Issue 1 of The Slovak Spectator was hand-delivered around town by a 13-year-old girl to the people we knew in March 1995. That's the way it started: young, single people working 'til the small hours to get the news out to fellow English-speakers. And having a ball doing it.
To a large extent, that's the way it still is. Of course, we are four years older, many in our ranks are engaged or married, and we don't see the sun rise out our office windows as often as we used to. But the passion is as strong as ever.
As arbitrary as it is, this 100th issue of The Slovak Spectator makes us pause and reflect. So much has changed since that inaugural black-and-white issue with the large print rolled off the presses. To begin with, presidents' sons are no longer kidnapped. Then again, there is no longer a president. But the new atmosphere is about more than a new political direction.
It is no longer front page news when a new burger joint opens. People now ask, "What is your mobile number?" whereas four years ago it would have been presumptuous to even ask "Do you have a mobile phone?" Irish pubs and Internet cafes are sprouting like fall mushrooms. Teleráno is now as much a part of the family diet as klobása and slivovica.
These shifts are about burgeoning supply and demand. Slovaks want more and are finding more available to them. Likewise, our newspaper has evolved to better serve you, our readers. We deliver more news in less time to more people in more places. Whereas our debut issue featured 10 news, business and opinion articles, our typical issue now packs in twice as many stories. And now that the paper is weekly, those stories come in half the time and twice as often. To make things even faster, an American working at US Steel in Pittsburgh can get our news at the same time as a Slovak working for VSŽ in Košice, thanks to our web site, www.slovakspectator.sk.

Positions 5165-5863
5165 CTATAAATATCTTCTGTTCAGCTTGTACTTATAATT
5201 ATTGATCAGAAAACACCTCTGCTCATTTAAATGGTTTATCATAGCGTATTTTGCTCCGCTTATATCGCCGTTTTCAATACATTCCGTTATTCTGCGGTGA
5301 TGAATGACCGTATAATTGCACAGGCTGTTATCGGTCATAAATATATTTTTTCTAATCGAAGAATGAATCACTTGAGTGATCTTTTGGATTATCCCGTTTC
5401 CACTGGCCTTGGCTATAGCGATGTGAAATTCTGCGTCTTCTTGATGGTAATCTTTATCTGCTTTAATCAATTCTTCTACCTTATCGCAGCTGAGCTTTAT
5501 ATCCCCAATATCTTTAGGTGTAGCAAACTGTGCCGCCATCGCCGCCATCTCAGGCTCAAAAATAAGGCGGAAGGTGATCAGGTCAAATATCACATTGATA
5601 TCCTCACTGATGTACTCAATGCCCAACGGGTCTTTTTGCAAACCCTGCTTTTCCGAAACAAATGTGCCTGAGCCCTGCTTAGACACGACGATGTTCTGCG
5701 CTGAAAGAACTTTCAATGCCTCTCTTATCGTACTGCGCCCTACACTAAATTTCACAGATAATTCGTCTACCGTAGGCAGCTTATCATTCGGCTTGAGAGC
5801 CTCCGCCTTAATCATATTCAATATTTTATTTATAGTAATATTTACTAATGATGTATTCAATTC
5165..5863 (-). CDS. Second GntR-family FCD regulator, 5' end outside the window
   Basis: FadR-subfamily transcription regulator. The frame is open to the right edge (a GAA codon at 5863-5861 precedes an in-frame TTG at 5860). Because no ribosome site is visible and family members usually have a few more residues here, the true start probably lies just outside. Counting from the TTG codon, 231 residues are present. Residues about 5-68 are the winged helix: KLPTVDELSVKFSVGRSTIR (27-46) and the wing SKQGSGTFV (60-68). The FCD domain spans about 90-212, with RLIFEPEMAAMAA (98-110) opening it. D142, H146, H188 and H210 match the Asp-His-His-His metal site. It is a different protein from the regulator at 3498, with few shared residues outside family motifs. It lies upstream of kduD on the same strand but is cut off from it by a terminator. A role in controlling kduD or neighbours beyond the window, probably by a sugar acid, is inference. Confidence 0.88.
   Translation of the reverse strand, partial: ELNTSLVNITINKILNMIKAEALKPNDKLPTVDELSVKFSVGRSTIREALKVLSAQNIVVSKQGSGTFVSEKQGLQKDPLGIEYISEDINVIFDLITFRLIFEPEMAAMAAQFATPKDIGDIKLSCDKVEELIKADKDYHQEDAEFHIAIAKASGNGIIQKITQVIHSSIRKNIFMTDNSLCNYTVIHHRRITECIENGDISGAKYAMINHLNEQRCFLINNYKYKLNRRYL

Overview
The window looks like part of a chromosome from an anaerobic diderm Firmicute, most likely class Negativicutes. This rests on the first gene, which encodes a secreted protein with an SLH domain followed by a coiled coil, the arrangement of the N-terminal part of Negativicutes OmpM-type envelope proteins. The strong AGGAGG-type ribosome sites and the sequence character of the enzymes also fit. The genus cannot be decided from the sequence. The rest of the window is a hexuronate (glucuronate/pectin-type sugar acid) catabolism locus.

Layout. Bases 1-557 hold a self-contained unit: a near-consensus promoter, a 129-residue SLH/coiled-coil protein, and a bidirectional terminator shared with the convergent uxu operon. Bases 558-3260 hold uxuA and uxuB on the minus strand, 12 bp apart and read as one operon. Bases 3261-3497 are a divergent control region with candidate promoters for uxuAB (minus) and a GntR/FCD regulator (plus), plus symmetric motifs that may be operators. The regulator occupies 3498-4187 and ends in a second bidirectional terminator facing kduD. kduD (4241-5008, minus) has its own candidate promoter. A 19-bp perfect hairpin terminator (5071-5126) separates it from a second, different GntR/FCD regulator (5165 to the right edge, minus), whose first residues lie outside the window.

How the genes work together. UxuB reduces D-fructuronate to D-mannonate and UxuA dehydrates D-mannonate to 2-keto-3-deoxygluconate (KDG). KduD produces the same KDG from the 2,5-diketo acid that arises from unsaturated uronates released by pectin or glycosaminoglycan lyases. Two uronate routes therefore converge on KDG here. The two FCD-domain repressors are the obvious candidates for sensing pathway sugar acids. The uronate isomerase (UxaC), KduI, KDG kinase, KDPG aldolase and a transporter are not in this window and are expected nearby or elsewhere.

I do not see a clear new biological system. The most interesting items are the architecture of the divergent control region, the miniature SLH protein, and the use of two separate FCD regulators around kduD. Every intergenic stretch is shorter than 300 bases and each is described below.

Perhaps most telling of all is how word of The Slovak Spectator has spread. In the earliest days, every time we spoke to a source or an advertiser, we had to start with a long-winded introduction of who we were and what we do. Now we get requests for information from Malacky to Madras City, and from Humenné to The Hague. For that support, we thank you at least 100 times. Because no matter how young, energetic and independent our people are, they alone cannot spread the word that far that fast.
Here's looking forward to the next 100 issues!
With warm regards,
23. Nov 1998 at 0:00